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If you open a file in vim and that file has no EOL at the end of its last line, then the editor will report it as [noeol]. How can I determine this before opening it in vim? (Is there a command I can issue to determine this?)

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  • 1
    I'm curious to understand what you would want to do about it if you could determine whether or not the last line is ended with a newline character. Thanks. Commented Sep 18, 2019 at 20:22
  • I would then issue echo >> file. I am dealing with many files, some of which have this condition, and I would prefer to determine this without having to open vim.
    – user664833
    Commented Sep 18, 2019 at 20:24
  • Would it be correct to say that the issue you want to identify (and fix) files that have no final newline? Or is there a definite restriction that you want this identification to occur only for files that are about to be edited? Commented Sep 18, 2019 at 20:28
  • Related unix.stackexchange.com/q/31947/100397 Commented Sep 18, 2019 at 20:32
  • 2
    Thanks for asking for clarification. The issue is that I want to identify whether a file has no EOL at its end from the command line, plain and simple. I do not have any additional requirements such as identifying this only for files that are about to be edited.
    – user664833
    Commented Sep 18, 2019 at 20:44

3 Answers 3

15

tail -c 1 outputs the last character (more precisely, the last byte) of its input.

Command substitution strips off a trailing newline, so $(tail -c 1 <…) is empty if the last character of the file is a newline. It's also empty if the last character is a null byte (in most shells), but text files don't have null bytes.

Keep in mind that an empty file doesn't need an extra newline.

if [ ! -s "$filename" ]; then
  echo "$filename is empty"
elif [ -z "$(tail -c 1 <"$filename")" ]; then
  echo "$filename ends with a newline or with a null byte"
else
  echo "$filename does not end with a newline nor with a null byte"
fi
2
  • Ah, that's a much better answer than mine. I was wondering why if [ $"\n" == "$(cat test | tail -c 1)" ]; then echo "yes"; fi wasn't working
    – DJMcMayhem
    Commented Sep 18, 2019 at 20:34
  • @DJMcMayhem: in addition to the trimming issue, $'..' (singlequotes) is for interpreting escapes like \n but $".." (doublequotes) is for translating to other languages (more exactly, locales). Commented Sep 19, 2019 at 4:52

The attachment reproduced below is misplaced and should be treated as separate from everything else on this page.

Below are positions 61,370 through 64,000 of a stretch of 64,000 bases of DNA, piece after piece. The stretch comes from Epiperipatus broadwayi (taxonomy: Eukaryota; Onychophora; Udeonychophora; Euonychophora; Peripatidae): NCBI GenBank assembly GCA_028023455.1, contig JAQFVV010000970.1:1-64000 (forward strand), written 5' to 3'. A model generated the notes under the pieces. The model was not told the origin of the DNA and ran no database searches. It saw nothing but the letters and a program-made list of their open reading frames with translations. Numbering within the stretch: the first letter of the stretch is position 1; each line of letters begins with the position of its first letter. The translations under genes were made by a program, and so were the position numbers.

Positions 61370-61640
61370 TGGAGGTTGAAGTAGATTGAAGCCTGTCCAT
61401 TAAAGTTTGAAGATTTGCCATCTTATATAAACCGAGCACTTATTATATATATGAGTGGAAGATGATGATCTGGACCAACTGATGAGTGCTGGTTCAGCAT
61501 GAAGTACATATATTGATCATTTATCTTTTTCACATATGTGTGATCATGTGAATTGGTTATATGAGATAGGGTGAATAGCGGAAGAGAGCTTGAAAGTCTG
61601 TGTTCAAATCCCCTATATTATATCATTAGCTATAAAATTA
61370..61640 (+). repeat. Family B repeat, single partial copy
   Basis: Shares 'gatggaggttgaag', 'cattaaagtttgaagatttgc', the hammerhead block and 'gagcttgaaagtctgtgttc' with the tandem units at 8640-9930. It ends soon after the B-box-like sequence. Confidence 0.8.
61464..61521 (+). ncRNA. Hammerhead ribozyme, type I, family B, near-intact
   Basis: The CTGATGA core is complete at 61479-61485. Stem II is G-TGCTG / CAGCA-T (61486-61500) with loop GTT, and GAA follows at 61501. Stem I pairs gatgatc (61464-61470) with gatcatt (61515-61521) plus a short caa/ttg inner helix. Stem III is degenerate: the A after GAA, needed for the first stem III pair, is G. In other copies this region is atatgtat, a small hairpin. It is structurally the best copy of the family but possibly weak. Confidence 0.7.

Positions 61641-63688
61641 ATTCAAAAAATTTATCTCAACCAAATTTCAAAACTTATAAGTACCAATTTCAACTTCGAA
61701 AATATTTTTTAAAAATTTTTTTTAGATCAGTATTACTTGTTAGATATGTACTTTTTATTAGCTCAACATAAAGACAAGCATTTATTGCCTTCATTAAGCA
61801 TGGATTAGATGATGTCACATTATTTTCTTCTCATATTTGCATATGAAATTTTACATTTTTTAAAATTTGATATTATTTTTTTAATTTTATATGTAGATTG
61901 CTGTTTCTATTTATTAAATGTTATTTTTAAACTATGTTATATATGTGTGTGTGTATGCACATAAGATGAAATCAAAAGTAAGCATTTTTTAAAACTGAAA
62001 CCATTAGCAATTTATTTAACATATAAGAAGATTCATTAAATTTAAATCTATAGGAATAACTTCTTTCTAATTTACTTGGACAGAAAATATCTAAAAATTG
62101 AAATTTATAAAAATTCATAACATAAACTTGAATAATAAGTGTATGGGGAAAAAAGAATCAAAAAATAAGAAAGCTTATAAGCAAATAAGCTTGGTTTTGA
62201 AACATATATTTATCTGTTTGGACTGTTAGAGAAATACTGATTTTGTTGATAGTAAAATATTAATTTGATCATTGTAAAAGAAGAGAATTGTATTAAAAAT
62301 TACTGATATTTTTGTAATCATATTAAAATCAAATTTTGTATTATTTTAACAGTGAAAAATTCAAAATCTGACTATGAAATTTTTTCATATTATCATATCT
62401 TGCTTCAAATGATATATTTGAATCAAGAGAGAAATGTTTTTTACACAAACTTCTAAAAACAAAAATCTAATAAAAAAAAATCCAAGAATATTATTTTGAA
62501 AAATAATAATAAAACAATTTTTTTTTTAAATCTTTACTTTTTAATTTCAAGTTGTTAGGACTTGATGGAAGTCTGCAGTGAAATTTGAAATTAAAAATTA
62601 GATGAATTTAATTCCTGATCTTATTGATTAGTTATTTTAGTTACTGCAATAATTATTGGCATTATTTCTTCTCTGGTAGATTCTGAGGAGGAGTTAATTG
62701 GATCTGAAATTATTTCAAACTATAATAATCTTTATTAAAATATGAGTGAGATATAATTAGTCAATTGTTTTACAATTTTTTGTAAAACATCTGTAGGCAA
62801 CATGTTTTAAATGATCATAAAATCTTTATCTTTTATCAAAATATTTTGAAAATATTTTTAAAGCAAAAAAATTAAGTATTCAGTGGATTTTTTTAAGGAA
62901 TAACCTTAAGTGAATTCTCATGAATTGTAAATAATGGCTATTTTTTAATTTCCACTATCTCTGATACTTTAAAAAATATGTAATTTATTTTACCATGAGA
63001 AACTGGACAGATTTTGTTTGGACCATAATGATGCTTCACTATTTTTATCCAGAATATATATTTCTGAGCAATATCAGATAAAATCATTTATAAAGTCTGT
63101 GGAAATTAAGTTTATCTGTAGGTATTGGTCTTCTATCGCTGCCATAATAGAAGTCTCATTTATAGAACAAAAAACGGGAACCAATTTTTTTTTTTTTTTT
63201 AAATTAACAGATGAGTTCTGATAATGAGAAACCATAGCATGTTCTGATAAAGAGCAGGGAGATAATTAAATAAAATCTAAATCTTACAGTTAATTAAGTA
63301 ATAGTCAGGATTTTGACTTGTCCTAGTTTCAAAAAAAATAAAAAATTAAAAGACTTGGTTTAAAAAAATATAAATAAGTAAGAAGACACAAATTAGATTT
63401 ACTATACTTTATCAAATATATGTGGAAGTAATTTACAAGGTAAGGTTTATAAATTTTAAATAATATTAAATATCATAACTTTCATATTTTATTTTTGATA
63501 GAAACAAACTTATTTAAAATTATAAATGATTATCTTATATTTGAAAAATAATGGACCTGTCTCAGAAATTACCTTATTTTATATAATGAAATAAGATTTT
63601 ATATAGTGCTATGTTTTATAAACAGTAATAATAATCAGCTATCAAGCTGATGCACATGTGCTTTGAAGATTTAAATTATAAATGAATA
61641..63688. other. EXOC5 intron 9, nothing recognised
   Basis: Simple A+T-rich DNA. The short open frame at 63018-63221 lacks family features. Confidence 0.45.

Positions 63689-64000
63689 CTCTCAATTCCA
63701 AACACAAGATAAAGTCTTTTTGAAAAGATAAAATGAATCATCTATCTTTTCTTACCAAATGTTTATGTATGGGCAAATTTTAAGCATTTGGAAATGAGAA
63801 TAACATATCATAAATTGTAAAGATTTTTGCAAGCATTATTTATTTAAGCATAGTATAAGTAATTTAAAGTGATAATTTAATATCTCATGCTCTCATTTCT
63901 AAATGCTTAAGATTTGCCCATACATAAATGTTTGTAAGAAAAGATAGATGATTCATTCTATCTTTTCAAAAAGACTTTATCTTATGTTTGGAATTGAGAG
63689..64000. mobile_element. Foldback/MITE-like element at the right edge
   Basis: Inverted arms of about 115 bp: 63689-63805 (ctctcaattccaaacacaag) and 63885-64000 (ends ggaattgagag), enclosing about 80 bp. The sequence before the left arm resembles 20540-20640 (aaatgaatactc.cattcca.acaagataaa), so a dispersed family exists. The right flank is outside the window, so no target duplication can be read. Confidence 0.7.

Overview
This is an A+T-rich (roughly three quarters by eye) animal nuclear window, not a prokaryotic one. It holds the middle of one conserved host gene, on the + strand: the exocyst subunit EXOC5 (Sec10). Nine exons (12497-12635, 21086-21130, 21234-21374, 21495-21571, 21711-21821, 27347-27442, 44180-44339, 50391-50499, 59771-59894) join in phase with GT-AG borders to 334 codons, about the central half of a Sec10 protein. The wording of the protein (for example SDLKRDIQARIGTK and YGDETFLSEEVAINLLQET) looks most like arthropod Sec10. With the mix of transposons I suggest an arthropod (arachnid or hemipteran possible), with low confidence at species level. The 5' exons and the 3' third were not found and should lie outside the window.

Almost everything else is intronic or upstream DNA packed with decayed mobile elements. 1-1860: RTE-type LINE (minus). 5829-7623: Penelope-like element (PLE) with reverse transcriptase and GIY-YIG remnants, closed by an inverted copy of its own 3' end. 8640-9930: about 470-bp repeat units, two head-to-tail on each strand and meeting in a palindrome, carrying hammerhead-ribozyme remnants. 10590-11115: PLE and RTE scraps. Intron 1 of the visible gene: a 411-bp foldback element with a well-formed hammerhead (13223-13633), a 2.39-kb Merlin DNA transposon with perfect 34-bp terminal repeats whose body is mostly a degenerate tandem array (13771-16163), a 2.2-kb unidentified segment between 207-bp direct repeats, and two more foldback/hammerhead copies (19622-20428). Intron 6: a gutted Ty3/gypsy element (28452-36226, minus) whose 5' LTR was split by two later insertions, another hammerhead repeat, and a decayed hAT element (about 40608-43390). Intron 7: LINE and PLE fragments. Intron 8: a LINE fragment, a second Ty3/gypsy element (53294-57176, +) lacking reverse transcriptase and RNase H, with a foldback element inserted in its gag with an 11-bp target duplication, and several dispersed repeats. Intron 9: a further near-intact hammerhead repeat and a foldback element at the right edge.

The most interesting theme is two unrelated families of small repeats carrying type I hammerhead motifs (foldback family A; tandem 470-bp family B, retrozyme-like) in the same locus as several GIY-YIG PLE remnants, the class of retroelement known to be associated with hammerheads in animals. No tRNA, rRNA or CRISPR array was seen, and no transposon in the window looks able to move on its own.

1

Create a file with only a newline character in it, then compare it to the last byte of your file:

printf '\n' > newline_only
tail -c 1 your_file | cmp -s newline_only -

I used cmp -s to make cmp basically silent. The exit status 0 indicates there is a newline character at the very end of your_file.

If your_file is empty, the exit status will be 1. You may want to make an exception and get 0 in this case. If so, prepend a newline to what cmp gets via its stdin:

( printf '\n'; tail -c 1 your_file ) | cmp -s newline_only -
# or
cat newline_only your_file | tail -c 1 | cmp -s newline_only -
# or better
<your_file cat newline_only - | tail -c 1 | cmp -s newline_only -

The last one is somewhat better because it will return non-zero exit status if your_file doesn't exist, cannot be read etc. If I were you I would want this. Although if your_file is in fact a directory then cat, tail and cmp will run and you may get 0 and a complaint from cat; or may not, see this: When did directories stop being readable as files?). Therefore you may want some additional logic or option (e.g. set -o pipefail in Bash).

Notes:

  • In some shells you can use process substitution to avoid creating the newline_only file. It will be like:

    # e.g. in Bash
    < your_file cat <(printf '\n') - | tail -c 1 | cmp -s <(printf '\n') -
    
  • tail reading from a pipe cannot seek. cat needs to read the entire your_file, only then tail can do its job. tail -c 1 your_file or <your_file tail -c 1 may be smart enough to seek within your_file. This should be negligible if you test one or few small files though.

  • This other solution will probably perform better: it doesn't create files; it doesn't pipe into tail; it doesn't spawn cmp; it uses [ which is a builtin in many shells.
0

This doesn't really have anything to do with vim. Pretty much you want

tail -c 1 file

to get the last character of the file.

2
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    If the last character is a space, or a tab (which displays as one or several spaces), then no character 'appears' (is visible to a human), but the file does have an unterminated last line. Commented Sep 19, 2019 at 4:51
  • I think you can improve that: noeol(){ test "$(tail -c1 "$1"; echo x)" != $'\nx'; } (you can simply use '<litteral newline>x' instead of the non-standard $'...' syntax -- that's impossible to enter in a comment). Unlike @gilles' answer, this does not need special casing for empty, zero bytes, etc (bash will always warn in the latter case, though)
    – user313992
    Commented Sep 20, 2019 at 10:22

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